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Publication numberUS20040190687 A1
Publication typeApplication
Application numberUS 10/396,427
Publication dateSep 30, 2004
Filing dateMar 26, 2003
Priority dateMar 26, 2003
Publication number10396427, 396427, US 2004/0190687 A1, US 2004/190687 A1, US 20040190687 A1, US 20040190687A1, US 2004190687 A1, US 2004190687A1, US-A1-20040190687, US-A1-2004190687, US2004/0190687A1, US2004/190687A1, US20040190687 A1, US20040190687A1, US2004190687 A1, US2004190687A1
InventorsJames Baker
Original AssigneeAurilab, Llc
Export CitationBiBTeX, EndNote, RefMan
External Links: USPTO, USPTO Assignment, Espacenet
Speech recognition assistant for human call center operator
US 20040190687 A1
Abstract
A method for interpreting information provided over a telephone line from a customer includes providing at least a portion of an utterance made by the customer to a speech recognizer, at a same time the utterance is being heard on the telephone line by a call center operator. The method also includes processing, by the speech recognizer, the portion of the utterance made by the customer, in order to obtain a speech recognition result. The method further includes providing the speech recognition result to the call center operator, to assist the call center operator in discerning the utterance made by the customer.
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Claims(28)
What is claimed is:
1. A method for interpreting information provided over a telephone line from a customer, comprising:
a) providing at least a portion of an utterance made by the customer to a speech recognizer, at a same time the utterance is being heard on the telephone line by a call center operator;
b) processing, by the speech recognizer, the portion of the utterance made by the customer, in order to obtain a speech recognition result; and
c) providing the speech recognition result to the call center operator, to assist the call center operator in discerning the utterance made by the customer.
2. The method according to claim 1, wherein the speech recognition result is textually provided to the call center operator.
3. The method according to claim 1, wherein the speech recognition result is audibly provided to the call center operator.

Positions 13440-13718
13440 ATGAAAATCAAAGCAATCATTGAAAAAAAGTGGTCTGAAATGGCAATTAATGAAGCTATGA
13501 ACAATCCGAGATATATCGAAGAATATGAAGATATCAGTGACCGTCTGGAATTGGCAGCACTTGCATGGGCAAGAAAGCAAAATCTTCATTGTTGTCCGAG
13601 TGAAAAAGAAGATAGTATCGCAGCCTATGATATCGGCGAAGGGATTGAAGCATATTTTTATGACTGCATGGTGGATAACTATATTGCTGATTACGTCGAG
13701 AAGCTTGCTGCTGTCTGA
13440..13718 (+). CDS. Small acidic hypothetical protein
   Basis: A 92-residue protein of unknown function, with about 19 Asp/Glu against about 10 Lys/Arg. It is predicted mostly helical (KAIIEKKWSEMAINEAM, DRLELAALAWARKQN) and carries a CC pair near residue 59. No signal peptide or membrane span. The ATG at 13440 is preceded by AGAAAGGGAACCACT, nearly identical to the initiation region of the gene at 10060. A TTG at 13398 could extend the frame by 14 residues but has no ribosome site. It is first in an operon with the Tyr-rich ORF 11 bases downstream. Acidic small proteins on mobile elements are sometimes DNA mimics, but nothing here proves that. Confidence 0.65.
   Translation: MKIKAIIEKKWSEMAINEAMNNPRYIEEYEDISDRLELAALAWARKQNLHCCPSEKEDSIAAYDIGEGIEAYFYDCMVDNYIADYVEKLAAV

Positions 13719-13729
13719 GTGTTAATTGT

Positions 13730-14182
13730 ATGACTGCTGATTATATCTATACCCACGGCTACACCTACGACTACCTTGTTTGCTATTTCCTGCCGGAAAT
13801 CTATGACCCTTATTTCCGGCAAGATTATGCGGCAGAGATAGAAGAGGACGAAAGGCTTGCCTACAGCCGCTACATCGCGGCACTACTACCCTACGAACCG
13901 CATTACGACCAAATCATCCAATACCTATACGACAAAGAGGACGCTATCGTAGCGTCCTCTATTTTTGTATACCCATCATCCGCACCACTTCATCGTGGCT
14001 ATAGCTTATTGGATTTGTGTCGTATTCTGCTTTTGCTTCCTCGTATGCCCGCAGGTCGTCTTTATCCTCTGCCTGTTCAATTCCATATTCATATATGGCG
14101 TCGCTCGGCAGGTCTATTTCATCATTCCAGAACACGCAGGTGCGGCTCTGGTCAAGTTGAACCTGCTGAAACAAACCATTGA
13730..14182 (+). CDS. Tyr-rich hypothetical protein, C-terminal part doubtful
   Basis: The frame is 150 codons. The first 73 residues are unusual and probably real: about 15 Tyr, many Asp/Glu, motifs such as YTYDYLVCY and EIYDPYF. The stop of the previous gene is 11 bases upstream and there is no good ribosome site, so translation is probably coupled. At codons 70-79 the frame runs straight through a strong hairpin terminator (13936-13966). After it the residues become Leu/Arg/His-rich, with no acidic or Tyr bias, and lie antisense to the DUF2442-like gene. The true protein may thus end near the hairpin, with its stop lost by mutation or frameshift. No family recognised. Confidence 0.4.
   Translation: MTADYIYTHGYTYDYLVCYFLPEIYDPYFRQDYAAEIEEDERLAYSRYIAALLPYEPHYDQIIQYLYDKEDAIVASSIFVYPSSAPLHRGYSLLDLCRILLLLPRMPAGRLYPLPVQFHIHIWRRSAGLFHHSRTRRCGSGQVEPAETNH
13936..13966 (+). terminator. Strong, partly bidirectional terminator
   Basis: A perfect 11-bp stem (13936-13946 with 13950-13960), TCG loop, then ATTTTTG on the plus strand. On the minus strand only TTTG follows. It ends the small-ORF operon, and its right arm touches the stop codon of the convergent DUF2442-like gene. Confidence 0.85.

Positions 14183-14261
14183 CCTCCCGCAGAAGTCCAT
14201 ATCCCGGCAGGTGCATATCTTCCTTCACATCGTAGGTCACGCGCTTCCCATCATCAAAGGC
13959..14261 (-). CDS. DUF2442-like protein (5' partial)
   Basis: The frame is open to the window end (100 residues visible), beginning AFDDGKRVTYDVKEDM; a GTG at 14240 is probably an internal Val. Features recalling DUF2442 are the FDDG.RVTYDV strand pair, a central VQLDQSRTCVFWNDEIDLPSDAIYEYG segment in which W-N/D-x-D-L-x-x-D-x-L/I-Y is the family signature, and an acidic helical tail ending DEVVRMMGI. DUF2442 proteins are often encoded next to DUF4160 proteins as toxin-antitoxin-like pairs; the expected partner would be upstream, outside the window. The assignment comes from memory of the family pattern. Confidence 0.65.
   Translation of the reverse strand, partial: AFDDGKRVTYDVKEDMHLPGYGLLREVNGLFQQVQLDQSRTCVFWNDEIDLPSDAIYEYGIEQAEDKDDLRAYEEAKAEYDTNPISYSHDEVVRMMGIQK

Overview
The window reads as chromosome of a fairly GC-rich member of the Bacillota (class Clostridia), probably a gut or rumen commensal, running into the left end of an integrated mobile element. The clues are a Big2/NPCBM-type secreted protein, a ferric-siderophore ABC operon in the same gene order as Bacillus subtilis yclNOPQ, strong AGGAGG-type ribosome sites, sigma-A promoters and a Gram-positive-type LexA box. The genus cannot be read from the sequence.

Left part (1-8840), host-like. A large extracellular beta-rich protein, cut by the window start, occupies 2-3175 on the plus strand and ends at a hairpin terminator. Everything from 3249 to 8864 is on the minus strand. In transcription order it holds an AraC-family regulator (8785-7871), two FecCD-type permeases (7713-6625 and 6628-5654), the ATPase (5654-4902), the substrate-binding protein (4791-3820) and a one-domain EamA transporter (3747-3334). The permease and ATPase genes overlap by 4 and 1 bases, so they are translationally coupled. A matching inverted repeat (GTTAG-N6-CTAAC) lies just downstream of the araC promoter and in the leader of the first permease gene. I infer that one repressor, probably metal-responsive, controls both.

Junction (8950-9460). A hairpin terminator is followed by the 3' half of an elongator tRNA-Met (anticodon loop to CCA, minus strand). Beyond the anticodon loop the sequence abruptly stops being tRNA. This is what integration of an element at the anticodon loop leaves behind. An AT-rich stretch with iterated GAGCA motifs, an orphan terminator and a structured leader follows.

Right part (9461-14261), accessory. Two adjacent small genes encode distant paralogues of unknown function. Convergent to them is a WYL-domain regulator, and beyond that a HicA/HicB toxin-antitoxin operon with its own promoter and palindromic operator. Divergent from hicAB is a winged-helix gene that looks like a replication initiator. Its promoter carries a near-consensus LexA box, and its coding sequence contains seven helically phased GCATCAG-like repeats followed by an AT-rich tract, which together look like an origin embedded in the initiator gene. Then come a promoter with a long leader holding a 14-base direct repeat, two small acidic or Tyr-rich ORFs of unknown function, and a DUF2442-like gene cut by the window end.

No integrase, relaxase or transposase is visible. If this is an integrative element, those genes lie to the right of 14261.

4. The method according to claim 1, further comprising:
prior to the step a), listening to a portion of an utterance made by the caller, and determining whether or not to perform steps a), b) and c) accordingly.
5. A method for deciphering an utterance made by a caller over a telephone line, comprising:
recording an utterance of the caller made over the telephone line;
performing speech recognition processing on the caller's recorded utterance, in order to obtain a speech recognition result; and
providing the recorded caller's utterance to a human call center operator, along with the speech recognition result, as a set of information, in order to allow the human call center operator to decipher the utterance made by the caller based on the set of information.
6. The method according to claim 5, wherein the recorded caller's utterance is provided to the human call center operator at substantially the same time that the speech recognition result is provided to the human telephone directory operator.
7. The method according to claim 5, further comprising:
providing the recorded caller's utterance to the human call center operator way of a first playback unit; and
providing the speech recognition result to the human call center operator by way of a second playback unit.
8. The method according to claim 7, wherein the first playback unit provides the recorded caller's utterance audibly to the human call center operator.
9. The method according to claim 7, wherein the second playback unit provides the recorded caller's utterance visually to the human call center operator by way of text displayed on a display.
10. The method according to claim 8, wherein the second playback unit provides the recorded caller's utterance visually to the human call center operator by way of text displayed on a display.
11. The method according to claim 5, wherein the speech recognition processing is performed by a priority queue search process.
12. The method according to claim 5, wherein the speech recognition processing is performed by a frame synchronous beam search process.
13. A system for deciphering an utterance made by a caller over a telephone line, comprising:
a recording unit configured to record an utterance of the caller;